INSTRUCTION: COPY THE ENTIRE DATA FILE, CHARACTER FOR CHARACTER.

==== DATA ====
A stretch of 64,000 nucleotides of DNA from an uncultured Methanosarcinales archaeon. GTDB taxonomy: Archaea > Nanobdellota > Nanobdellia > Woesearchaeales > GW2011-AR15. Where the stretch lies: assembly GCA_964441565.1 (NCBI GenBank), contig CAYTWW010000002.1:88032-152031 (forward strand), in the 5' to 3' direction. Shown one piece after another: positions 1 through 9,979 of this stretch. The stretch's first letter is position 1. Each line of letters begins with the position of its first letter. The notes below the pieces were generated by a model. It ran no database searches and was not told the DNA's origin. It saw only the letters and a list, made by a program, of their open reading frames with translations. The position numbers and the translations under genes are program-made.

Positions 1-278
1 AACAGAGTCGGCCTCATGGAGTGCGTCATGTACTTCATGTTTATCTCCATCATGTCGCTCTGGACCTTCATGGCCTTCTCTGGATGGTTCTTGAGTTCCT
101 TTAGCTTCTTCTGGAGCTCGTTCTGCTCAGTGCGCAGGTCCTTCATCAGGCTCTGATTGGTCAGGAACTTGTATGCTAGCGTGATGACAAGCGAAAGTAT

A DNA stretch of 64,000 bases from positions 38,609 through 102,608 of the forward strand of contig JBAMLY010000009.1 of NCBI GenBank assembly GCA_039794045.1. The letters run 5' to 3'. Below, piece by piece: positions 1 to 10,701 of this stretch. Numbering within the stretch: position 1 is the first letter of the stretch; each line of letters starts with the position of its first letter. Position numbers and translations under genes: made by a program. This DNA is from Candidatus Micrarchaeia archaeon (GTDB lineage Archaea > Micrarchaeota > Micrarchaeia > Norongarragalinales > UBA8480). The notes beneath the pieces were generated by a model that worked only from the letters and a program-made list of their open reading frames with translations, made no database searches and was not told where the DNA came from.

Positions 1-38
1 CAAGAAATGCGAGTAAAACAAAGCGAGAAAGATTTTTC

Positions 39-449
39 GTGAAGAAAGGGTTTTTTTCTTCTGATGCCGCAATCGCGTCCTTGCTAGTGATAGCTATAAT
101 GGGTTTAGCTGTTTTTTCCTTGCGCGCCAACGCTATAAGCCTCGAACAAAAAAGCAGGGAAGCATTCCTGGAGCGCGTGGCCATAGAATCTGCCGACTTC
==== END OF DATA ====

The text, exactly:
A stretch of 64,000 nucleotides of DNA from an uncultured Methanosarcinales archaeon. GTDB taxonomy: Archaea > Nanobdellota > Nanobdellia > Woesearchaeales > GW2011-AR15. Where the stretch lies: assembly GCA_964441565.1 (NCBI GenBank), contig CAYTWW010000002.1:88032-152031 (forward strand), in the 5' to 3' direction. Shown one piece after another: positions 1 through 9,979 of this stretch. The stretch's first letter is position 1. Each line of letters begins with the position of its first letter. The notes below the pieces were generated by a model. It ran no database searches and was not told the DNA's origin. It saw only the letters and a list, made by a program, of their open reading frames with translations. The position numbers and the translations under genes are program-made.

Positions 1-278
1 AACAGAGTCGGCCTCATGGAGTGCGTCATGTACTTCATGTTTATCTCCATCATGTCGCTCTGGACCTTCATGGCCTTCTCTGGATGGTTCTTGAGTTCCT
101 TTAGCTTCTTCTGGAGCTCGTTCTGCTCAGTGCGCAGGTCCTTCATCAGGCTCTGATTGGTCAGGAACTTGTATGCTAGCGTGATGACAAGCGAAAGTAT

A DNA stretch of 64,000 bases from positions 38,609 through 102,608 of the forward strand of contig JBAMLY010000009.1 of NCBI GenBank assembly GCA_039794045.1. The letters run 5' to 3'. Below, piece by piece: positions 1 to 10,701 of this stretch. Numbering within the stretch: position 1 is the first letter of the stretch; each line of letters starts with the position of its first letter. Position numbers and translations under genes: made by a program. This DNA is from Candidatus Micrarchaeia archaeon (GTDB lineage Archaea > Micrarchaeota > Micrarchaeia > Norongarragalinales > UBA8480). The notes beneath the pieces were generated by a model that worked only from the letters and a program-made list of their open reading frames with translations, made no database searches and was not told where the DNA came from.

Positions 1-38
1 CAAGAAATGCGAGTAAAACAAAGCGAGAAAGATTTTTC

Positions 39-449
39 GTGAAGAAAGGGTTTTTTTCTTCTGATGCCGCAATCGCGTCCTTGCTAGTGATAGCTATAAT
101 GGGTTTAGCTGTTTTTTCCTTGCGCGCCAACGCTATAAGCCTCGAACAAAAAAGCAGGGAAGCATTCCTGGAGCGCGTGGCCATAGAATCTGCCGACTTC